GALLE, Sri Lanka, Dec. 27 -- The tsunami that surged across the Indian Ocean on Sunday split into two mighty rivers when it reached the formidable 17th century Dutch fortress that is the defining landmark of this southern Sri Lankan port. The rivers enveloped the 40-foot high walls of the fortress and then met again on the other side -- at Galle's bus station.
Police said that at least 200 people were killed at the bus station, the city's busiest crossroads, as busses were tossed around on the converging cascades of water. Some drowned in their seats; some were stabbed by shards of flying glass; some were crushed beneath sheets of metal. By the end of the day, row after row of corpses lay in the baking sun awaiting retrieval.
Victims of the tsunami lie dead next to the desk where Sri Lankan civilians line up to inquire about missing relatives in the main hospital in the town of Galle in southern Sri Lanka, Monday.
(Elizabeth Dalziel - AP)
The devastating scene at the bus station was repeated along much of the palm-fringed coastline that has become a magnet for Western tourists in the three years since the end of Sri Lanka's brutal 20-year civil war between the majority Sinhalese and the minority Tamils. A day after the disaster, the low-lying coastal road is littered with the debris of wrecked buildings, beached boats, fallen trees and overturned busses and cars.
As I drove along the coast this afternoon, and saw for the first time the scale of the devastation caused by the tsunami, I better understood my own enormous good fortune in escaping Asia's worst natural disaster in living memory. When the tsunami struck, I was swimming in the ocean with my brother. As the water rushed inland, we washed up on one of the colorful catamarans that local people use as a fishing boat.
The force of the water was so great that many of these boats ended up hundreds of yards inland, crushing the flimsy houses that lay in their path and killing everyone inside. Our particular catamaran was wedged alongside a fishing market and some palm trees, which saved us from being swept across the road along with dozens of other boats.
Returning to the scene this morning, I came across the house of a fisherman named Ranjith who lost seven members of his family when his boat slammed into his house. As he saw the tsunami approach, Ranjith struggled desperately to secure his catamaran, but was unable to do so in time.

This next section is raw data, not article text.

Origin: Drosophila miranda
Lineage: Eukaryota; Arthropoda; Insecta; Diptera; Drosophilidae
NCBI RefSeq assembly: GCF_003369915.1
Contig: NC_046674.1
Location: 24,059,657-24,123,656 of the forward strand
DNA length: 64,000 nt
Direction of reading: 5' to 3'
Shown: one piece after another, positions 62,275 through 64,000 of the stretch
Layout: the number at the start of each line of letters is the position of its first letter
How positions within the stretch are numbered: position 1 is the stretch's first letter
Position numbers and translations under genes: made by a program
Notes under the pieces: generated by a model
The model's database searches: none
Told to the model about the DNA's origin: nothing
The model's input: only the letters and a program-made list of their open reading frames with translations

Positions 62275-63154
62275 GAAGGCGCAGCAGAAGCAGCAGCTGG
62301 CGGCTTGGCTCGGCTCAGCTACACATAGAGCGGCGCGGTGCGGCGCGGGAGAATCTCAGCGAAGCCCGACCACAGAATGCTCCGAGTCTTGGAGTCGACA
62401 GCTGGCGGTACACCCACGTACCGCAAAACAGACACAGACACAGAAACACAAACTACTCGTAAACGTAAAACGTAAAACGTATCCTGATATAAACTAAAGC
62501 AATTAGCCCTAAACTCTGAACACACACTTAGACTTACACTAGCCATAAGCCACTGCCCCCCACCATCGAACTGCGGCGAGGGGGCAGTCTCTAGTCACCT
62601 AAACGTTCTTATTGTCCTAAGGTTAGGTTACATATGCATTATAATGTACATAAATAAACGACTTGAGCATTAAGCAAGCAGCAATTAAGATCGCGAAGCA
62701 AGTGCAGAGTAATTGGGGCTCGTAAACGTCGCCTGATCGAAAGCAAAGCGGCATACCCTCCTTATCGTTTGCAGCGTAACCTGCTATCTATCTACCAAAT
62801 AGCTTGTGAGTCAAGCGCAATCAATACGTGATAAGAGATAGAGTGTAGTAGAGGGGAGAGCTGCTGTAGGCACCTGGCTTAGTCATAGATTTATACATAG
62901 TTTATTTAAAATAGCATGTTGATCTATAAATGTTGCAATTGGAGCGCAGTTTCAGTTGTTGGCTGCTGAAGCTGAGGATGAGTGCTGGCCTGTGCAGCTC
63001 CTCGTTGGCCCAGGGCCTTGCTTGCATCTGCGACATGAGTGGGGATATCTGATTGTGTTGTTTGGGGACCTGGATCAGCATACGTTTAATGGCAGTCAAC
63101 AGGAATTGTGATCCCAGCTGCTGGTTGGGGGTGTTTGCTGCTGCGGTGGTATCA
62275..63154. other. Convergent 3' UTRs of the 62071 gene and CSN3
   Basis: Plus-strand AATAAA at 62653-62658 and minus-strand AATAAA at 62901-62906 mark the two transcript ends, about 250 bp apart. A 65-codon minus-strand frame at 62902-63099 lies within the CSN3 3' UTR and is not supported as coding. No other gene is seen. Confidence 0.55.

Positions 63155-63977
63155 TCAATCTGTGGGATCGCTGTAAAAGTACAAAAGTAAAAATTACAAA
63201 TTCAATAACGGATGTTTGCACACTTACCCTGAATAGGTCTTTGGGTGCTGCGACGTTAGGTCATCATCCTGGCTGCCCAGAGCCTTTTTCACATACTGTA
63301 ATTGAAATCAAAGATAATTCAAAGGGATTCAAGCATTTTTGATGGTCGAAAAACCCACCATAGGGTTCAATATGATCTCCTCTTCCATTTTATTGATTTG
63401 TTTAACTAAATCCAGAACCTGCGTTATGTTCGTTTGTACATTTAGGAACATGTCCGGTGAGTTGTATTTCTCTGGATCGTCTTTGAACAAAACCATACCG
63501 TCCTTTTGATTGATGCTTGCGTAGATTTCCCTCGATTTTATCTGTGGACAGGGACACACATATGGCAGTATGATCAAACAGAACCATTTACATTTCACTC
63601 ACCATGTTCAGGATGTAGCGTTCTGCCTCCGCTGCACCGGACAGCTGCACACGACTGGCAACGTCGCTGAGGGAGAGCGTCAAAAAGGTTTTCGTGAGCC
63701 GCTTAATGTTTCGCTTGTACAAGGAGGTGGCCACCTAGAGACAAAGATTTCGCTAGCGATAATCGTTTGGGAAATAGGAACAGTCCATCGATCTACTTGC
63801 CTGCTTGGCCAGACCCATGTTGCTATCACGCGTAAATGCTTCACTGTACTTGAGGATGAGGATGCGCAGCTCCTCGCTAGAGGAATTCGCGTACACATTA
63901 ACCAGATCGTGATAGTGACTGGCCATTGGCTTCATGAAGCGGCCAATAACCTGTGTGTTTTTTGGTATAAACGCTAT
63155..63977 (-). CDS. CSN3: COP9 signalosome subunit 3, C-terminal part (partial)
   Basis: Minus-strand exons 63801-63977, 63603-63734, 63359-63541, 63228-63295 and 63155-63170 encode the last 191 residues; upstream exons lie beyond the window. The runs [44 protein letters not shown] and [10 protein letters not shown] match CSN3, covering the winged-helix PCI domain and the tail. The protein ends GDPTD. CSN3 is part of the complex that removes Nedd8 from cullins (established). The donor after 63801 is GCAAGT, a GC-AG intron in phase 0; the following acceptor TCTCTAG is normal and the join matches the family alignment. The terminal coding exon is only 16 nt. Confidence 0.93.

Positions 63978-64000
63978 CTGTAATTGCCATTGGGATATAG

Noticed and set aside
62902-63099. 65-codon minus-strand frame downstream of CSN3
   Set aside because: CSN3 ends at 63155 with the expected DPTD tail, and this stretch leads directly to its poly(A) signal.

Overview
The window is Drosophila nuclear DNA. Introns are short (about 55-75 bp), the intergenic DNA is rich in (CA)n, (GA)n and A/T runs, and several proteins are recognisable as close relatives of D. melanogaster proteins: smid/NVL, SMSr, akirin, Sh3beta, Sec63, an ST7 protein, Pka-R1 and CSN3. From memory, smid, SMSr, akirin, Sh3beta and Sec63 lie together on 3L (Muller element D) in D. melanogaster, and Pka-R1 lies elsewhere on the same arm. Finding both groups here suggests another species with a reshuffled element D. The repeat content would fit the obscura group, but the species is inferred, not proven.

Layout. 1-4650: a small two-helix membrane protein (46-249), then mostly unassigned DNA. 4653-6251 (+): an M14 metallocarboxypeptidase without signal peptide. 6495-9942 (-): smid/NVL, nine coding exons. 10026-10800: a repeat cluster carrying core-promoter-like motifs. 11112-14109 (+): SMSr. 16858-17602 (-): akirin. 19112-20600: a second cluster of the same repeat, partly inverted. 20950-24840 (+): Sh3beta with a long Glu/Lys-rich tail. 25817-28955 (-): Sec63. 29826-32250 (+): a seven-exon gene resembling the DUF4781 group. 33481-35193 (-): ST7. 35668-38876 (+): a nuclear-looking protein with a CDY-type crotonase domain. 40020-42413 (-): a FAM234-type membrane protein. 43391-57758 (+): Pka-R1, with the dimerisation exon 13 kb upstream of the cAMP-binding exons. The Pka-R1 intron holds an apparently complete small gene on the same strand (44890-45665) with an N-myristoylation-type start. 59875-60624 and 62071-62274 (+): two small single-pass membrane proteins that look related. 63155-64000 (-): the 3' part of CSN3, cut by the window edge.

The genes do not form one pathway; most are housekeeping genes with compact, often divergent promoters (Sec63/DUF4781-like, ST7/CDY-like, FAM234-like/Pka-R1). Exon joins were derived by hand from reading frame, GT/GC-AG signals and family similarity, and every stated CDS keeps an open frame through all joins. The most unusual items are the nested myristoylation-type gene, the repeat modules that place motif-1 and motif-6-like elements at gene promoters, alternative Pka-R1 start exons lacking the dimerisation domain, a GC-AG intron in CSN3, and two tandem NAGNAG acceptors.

A little further along the road, in the village of Weligama, I came across the corpse of a distinguished-looking woman in a beautiful white sari, her handsome face framed by cascading black hair. Nobody had come to claim the corpse, which was covered in a sheet of plastic.
Villagers said they had recovered dozens of bodies from the houses along the shore, mainly of women and small children who were unable to swim or lacked the strength to climb to safety. At least 200 people were killed in Weligama, and many more are still missing.
Since there is no water and electricity in Weligama, and very little food, I brought my family this afternoon to Galle, normally a half hour drive along the coast but two hours away by the circuitous inland route we were forced to take because of downed bridges and blocked roads. We are staying at the Dutch House, a little hotel owned by my businessman brother, on a hill high above the water-devastated city.
There is a jolting contrast between the scenes of utter devastation in the area along the beach where entire streets have been reduced to piles of rubble, and the atmosphere of near-normality in my brother's hotel, where guests were swapping disaster stories by the swimming pool while waiting for evacuation to Colombo.
Of four properties belonging to my brother along the coast, three survived the tsunami more or less intact, while the fourth was pretty much destroyed. The staff at the Beach House in Tangalle alerted the sleeping British guests seconds before the tidal wave struck and they ran for safety to higher ground, leaving everything behind. They have been evacuated to a friend's house.
In the nearby town of Hambantota, hundreds of people in town for the weekly fish market were swept out to sea by the tsunami and are reported missing.
Here in Galle, authorities estimate that as many 2,000 people were killed in the disaster, in the bus station and the commercial area of town. Armed police and troops are patrolling the streets and have imposed a nighttime curfew to prevent looting. In contrast to Weligama, where there is little organized relief effort, bulldozers have begun to remove rubble from the streets and push upturned vehicles out of the road.
Survivors of the tsunami in Galle include a touring cricket team from one of England's most elite private schools, Harrow, who were playing a local Sri Lankan team in a stadium next to the bus station when the tsunami struck. The English schoolboys clambered to safety on top of the cricket pavilion.